At low temperature the chemical reactions are less efficient, internal resistance of the cell increases and it won’t be able to deliver the same level of power. It can deliver the current but at a lower voltage level, resulting in lower efficiency of the electronics and therefore higher consumption. Moreover, liquid cathode systems such as Li-SOCl2 electrochemistry are subjected to passivation phenomenon (low voltage reading under current pulse). Under temperature fluctuation in the field and specific use cases this phenomenon could lead to anticipated end-of-life of a device before using all the energy available in the battery.
These chemical reactions, in response to variations in temperature need to be taken into account when calculating the estimated battery lifetime in the field.
Saft LSH high temperature range is specially designed for operating in extreme conditions with temperatures as high as +150°C. They are ideally suited for measurement while drilling applications in the oil and gas industry for example.
Lithium-Manganese Dioxide (Li-MnO2) batteries provide high power and high energy with no passivation. With a nominal voltage of 3.0 V, Saft’s LM/M range offers a good trade-off between energy and power for applications allowing a cut-off voltage below 2.5 V. The high surface area of their spiral electrodes allows maximum current pulse capability for optimized operation from -40°C to +85°C, making them suitable for smart metering devices requiring high pulses, but also parking sensors and smart farming applications.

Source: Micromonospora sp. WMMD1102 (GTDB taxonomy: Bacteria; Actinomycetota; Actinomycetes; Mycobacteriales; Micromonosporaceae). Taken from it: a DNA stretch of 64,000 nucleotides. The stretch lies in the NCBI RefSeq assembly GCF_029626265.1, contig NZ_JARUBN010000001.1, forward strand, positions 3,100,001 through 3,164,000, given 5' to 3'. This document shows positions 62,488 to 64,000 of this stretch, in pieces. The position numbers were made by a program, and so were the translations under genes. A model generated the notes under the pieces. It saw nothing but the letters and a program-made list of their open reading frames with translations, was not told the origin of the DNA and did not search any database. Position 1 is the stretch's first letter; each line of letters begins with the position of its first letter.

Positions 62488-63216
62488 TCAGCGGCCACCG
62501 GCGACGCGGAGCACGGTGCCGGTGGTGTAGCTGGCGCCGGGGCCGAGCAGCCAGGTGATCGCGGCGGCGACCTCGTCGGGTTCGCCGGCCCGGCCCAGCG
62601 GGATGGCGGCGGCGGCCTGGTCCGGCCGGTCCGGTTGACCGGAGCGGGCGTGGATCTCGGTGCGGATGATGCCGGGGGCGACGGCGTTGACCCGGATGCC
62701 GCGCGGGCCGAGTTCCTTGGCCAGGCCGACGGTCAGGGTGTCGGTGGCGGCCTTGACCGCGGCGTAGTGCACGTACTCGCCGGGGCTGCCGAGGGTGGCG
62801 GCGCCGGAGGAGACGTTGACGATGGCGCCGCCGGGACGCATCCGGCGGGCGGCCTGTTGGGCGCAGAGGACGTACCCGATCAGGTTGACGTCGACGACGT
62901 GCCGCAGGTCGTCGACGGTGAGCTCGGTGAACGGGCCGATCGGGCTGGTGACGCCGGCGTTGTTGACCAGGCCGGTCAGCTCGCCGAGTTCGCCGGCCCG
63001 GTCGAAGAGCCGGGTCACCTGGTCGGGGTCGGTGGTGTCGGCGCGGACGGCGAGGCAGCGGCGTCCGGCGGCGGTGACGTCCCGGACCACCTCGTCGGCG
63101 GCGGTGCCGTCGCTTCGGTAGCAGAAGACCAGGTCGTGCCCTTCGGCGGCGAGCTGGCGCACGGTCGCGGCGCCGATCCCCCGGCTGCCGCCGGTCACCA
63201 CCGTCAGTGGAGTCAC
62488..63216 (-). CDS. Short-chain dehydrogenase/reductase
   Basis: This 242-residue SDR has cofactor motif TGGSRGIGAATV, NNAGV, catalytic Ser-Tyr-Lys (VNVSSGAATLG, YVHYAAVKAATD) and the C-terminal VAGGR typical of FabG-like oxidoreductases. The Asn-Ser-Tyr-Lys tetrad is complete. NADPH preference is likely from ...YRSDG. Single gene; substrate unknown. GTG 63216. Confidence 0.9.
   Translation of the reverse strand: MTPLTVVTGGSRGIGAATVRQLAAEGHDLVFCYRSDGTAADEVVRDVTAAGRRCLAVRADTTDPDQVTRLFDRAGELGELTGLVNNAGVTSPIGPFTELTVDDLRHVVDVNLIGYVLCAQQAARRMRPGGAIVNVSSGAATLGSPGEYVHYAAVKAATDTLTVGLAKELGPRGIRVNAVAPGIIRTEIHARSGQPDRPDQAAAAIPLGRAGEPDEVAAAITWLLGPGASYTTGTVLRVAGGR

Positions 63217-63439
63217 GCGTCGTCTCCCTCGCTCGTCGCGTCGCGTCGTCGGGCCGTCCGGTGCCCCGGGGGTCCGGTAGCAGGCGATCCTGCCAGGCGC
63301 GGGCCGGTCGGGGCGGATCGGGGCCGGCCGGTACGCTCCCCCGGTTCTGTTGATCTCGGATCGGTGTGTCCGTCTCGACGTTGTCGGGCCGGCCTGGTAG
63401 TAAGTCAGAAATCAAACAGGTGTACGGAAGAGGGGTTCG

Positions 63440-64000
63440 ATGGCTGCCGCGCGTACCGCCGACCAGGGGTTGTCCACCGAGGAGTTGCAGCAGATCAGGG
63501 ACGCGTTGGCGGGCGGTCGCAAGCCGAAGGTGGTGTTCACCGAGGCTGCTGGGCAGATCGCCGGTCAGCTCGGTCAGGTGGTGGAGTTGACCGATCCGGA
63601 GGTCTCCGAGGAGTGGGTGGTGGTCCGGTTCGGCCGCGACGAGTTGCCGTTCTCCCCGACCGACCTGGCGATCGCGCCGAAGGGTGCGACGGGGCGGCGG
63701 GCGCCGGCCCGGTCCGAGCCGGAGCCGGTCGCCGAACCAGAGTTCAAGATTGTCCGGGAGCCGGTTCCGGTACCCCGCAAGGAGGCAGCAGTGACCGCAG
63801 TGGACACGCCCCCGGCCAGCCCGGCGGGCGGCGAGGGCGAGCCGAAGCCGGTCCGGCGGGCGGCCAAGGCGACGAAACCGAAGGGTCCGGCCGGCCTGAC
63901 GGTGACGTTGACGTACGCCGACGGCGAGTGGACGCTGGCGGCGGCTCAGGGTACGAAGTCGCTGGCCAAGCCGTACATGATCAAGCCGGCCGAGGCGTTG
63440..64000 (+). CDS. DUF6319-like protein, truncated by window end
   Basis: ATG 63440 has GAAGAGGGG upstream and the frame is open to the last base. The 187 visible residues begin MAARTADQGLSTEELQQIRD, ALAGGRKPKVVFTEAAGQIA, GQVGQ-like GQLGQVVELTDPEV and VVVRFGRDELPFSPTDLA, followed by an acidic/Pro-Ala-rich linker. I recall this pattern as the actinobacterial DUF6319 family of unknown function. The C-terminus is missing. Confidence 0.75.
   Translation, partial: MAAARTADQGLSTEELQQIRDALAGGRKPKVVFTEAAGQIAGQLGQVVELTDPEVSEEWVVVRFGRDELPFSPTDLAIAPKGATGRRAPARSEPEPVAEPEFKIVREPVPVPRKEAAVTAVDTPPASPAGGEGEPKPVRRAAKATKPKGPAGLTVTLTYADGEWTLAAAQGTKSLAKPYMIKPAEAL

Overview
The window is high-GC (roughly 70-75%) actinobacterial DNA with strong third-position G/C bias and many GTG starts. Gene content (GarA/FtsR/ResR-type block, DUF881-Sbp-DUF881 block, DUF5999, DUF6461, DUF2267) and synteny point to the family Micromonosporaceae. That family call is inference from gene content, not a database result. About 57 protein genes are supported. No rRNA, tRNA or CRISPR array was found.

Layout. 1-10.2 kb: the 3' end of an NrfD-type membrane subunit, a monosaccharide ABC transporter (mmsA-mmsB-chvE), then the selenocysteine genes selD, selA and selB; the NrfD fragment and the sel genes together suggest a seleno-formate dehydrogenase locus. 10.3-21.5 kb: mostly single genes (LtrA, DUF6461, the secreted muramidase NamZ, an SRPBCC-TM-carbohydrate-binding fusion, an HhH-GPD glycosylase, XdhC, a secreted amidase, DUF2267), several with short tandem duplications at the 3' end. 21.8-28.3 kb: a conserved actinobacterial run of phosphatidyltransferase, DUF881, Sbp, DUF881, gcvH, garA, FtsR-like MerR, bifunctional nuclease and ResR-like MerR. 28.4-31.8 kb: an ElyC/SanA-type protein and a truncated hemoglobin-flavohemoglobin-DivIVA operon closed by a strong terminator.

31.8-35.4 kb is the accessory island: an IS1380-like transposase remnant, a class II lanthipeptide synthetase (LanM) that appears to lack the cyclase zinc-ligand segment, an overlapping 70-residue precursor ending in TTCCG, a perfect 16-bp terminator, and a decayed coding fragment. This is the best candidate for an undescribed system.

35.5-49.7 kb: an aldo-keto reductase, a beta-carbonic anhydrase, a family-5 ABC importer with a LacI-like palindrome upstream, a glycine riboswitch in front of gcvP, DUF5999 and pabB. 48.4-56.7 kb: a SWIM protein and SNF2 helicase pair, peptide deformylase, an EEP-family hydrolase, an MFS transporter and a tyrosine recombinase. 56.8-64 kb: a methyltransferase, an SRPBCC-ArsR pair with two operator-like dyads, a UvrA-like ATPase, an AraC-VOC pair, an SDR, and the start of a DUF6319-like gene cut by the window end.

So… to cut a long story short! Batteries are the ideal “fit and forget” solutions for IoT applications, but there is no “one-size-fits-all” solution. There are many parameters that need to be considered at the design phase of your IoT device. Lifetime, power needs and operating temperature are the most important factors to ensure that your batteries are fit for purpose.
To help you make your choice, why don’t you submit your use case consumption profile to our application engineers for a personalized recommendation?